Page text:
In the Other History of the DC Universe #3, Katana shares her past and history, revealing that her legend was created by Japanese stereotypes.
Warning! Spoilers ahead for The Other History of the DC Universe #3
In the latest issue of DC Comics’ The Other History of the DC Universe, the classic Outsider and hero Katana reveals one of her greatest weapons early on were Japanese stereotypes. In the issue, Tatsu Yamashiro narrates her perspective on DC’s history as well as her own personal past. This includes her origins and how the legend of Katana was born, and Tatsu shares that they largely came from the result of assumptions about her tragic past and Japanese heritage that she never denied, choosing instead to forge those stereotypes into a weapon in her crusade for vengeance and later justice.
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In The Other History of the DC Universe #3 from writer John Ridley with art by Giuseppe Camuncoli, Katana reveals she didn’t choose her name. Instead, the Katana name came from the blade she wielded, the very same sword that was used to take her husband’s life, which she then claimed to kill her husband’s killer. The attack also took the lives of her children, leaving Tatsu alone as a widow. This subsequently created significant hardship for her while she was still living in Japan. She was victim-blamed, viewed as bad fortune and a bad omen by her own people in 1980’s Japan. Likewise, the sword she carried was given the name Soultaker, and a myth was born that it was equally cursed, allowing Tatsu to speak to souls the sword claimed.
However, despite the fact Katana’s sword was nothing special, she never denied the legends. Thanks to Tatsu’s desire for vengeance, she eventually found work as an assassin, and the global underworld essentially created the legend of Katana from nothing but assumptions and stereotypes, claiming that she was a master martial artist (simply because of her Asian descent), and that her sword had mystical powers (also due to Asian culture and mythology). However, Tatsu used those stereotypes to her advantage despite their inaccuracy, turning them into a weapon of fear, letting her adversaries believe all that they had heard about her (regardless of the tragic truth).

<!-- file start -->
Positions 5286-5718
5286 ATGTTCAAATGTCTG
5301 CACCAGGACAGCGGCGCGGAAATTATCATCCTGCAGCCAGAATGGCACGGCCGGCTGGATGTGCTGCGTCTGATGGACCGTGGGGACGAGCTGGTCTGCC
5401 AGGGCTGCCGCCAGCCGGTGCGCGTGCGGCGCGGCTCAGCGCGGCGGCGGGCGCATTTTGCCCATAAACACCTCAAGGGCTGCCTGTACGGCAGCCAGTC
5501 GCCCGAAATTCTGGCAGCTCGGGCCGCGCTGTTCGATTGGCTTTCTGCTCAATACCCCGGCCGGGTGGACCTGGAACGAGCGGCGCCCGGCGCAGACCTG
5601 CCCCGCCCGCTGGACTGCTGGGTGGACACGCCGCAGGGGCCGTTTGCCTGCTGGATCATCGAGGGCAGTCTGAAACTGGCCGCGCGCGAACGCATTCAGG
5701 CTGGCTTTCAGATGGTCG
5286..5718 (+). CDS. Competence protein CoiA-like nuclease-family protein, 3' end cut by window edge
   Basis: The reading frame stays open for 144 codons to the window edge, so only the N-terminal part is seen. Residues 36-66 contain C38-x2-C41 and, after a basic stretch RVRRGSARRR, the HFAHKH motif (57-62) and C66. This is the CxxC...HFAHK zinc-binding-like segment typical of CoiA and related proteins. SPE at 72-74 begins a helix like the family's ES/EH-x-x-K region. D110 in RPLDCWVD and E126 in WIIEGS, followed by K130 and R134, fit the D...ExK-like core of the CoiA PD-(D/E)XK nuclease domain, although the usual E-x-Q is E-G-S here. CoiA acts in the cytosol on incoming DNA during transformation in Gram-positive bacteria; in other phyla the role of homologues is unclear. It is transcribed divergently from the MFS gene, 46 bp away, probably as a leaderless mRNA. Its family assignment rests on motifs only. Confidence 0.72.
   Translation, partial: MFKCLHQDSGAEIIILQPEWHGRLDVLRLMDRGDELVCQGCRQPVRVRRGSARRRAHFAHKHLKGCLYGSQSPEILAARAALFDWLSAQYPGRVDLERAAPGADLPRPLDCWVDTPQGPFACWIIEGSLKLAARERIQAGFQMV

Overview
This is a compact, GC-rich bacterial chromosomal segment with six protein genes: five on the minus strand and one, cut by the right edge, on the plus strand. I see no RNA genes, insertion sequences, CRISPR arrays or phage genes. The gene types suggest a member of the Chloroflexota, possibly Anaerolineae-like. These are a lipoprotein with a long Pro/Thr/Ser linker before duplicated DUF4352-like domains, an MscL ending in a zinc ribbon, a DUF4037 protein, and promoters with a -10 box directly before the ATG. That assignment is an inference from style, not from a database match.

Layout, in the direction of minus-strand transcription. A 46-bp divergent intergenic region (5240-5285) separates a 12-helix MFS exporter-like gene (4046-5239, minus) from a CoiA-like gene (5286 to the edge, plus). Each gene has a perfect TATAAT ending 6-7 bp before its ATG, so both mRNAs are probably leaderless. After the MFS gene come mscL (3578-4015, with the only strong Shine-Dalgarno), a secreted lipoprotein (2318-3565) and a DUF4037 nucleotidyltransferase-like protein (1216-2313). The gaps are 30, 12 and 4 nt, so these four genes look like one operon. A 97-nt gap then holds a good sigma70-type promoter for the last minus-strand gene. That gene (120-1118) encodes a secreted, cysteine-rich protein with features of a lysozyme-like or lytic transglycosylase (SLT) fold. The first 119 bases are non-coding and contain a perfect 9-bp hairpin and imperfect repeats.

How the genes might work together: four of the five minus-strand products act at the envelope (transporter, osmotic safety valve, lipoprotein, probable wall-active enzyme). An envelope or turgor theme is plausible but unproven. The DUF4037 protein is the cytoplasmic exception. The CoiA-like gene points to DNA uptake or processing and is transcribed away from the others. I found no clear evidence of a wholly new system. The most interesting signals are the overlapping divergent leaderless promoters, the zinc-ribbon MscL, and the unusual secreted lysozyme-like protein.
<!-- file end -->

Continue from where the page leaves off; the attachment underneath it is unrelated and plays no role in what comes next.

While Katana managed to adapt these Asian stereotypes and make them work to her advantage, it doesn’t make them any less problematic. Just like any other prevalent stereotypes that persist in the world, they harm and prevent the truth of the individual from being known, regardless of what group, race, or classification they might belong to. For Katana, those stereotypes would continue to inform how she was perceived for years to come, and it only got worse when she came to the United States and joined the Outsiders. However, Tatsu’s struggle with those perceptions would improve over time. Eventually, she became more comfortable with who she was and her own identity that she chose for herself: to be a hero and a true Outsider.
The real origins of Tatsu’s identity and the mythology that was built around her is a very interesting and complex dynamic, and it’s also a testament to her strength of character that she eventually embraced her own identity, rather than simply thinking she had to simply accept the stereotypes that had been placed upon her at the beginning of her history in DC Comics. Katana chose to find her own way and rise above the basic ideals and expectations the world initially had for her: to simply be a Japanese assassin with a cursed blade. Instead, she’s now a hero who “fights for something that is beyond the given”, and John Ridley’s The Other History Of The DC Universe really speaks to her epic evolution in this latest issue from DC Comics.
More: John Ridley Interview: Katana Joins ‘The Other History of The DC Universe’
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